Although there’s no argument regarding proprietary Apple trade secrets or specific plans about future products –both sides agree Apple is entitled to confidentiality—Rivos argues that Apple wants to protect everything employees learned during their time at Cupertino, whether or not the information is Apple’s intellectual property.
Specific plans about future products, as well as proprietary Apple trade secrets, are not in doubt: both sides agree that the iPhone maker is entitled to keep these confidential. However, Rivos argues that Apple goes beyond this, and wants to protect everything employees learned during their time at Cupertino—known as the headquarters of Apple—whether or not the information is Apple’s intellectual property. Rivo’s complaint further says that Apple’s non-compete contract—which limits the ability of former employees to obtain positions with direct competitors—is said to be “designed to, and Apple uses to, chill employee mobility and competition
Apple’s lawsuit against Rivos and two employees, Wen Shih-Chieh a/k/a Ricky Wen and Bhasi Kaithamana, states that, “Starting in June 2021, Rivos began a coordinated campaign to target Apple employees with access to Apple proprietary and trade secret information about Apple’s SoC designs.” Apple said its secrets could be used to "significantly accelerate" the development of competing SoCs. According to Reuters, it asked the court to block Rivos from using its trade secrets, order its former employees to return its property, and to award it an undisclosed amount of money damages. Further, Apple said in the complaint that it sent a letter to Rivos informing the startup of the confidentiality obligations of Apple’s former employees.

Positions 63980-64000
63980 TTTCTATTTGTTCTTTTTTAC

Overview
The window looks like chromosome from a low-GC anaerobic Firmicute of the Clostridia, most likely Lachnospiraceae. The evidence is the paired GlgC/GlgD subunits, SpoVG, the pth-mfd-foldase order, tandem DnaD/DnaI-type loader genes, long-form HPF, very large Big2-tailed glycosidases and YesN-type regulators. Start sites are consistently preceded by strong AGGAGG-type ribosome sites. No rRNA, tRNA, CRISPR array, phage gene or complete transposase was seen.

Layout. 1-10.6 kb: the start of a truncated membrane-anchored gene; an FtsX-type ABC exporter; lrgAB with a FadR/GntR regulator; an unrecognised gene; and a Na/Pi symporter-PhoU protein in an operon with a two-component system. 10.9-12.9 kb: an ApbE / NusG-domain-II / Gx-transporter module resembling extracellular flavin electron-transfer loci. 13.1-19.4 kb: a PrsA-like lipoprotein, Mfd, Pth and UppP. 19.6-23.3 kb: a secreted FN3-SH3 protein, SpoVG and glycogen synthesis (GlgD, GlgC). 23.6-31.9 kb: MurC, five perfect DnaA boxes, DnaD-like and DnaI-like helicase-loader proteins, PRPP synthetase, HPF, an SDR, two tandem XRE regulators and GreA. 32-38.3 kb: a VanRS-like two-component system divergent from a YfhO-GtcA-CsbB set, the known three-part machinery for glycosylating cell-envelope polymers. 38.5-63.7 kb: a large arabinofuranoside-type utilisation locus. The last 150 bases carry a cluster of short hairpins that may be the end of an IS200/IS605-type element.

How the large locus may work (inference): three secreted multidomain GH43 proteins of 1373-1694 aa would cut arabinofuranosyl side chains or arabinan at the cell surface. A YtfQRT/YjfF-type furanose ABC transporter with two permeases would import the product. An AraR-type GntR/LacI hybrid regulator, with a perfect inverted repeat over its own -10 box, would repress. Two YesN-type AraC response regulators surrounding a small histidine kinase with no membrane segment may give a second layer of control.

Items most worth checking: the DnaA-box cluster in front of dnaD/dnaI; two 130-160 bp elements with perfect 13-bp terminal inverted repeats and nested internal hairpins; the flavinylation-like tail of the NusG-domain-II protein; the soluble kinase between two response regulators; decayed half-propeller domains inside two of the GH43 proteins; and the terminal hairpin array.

Rivos responded in September 2023 when the company and six ex-Apple employees filed a countersuit in a San Jose federal court claiming (as well as above) that the tech giant’s “overbroad” non-disclosure and non-solicit agreements are unenforceable,” reported Bloomberg. “Afraid of any threat of legitimate competition in the marketplace, and hoping to frighten and send a message to any employees who might dare to leave Apple to work somewhere else, Apple has resorted to trying to thwart emerging startups through anticompetitive measures, including illegally restricting employee mobility,” Rivos said in its countersuit.
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However, Apple was given a chance to file a revised complaint. The case is Apple Inc. v. Rivos Inc., 5: 22-cv-2637, U.S. District Court, Northern District of California (San Jose).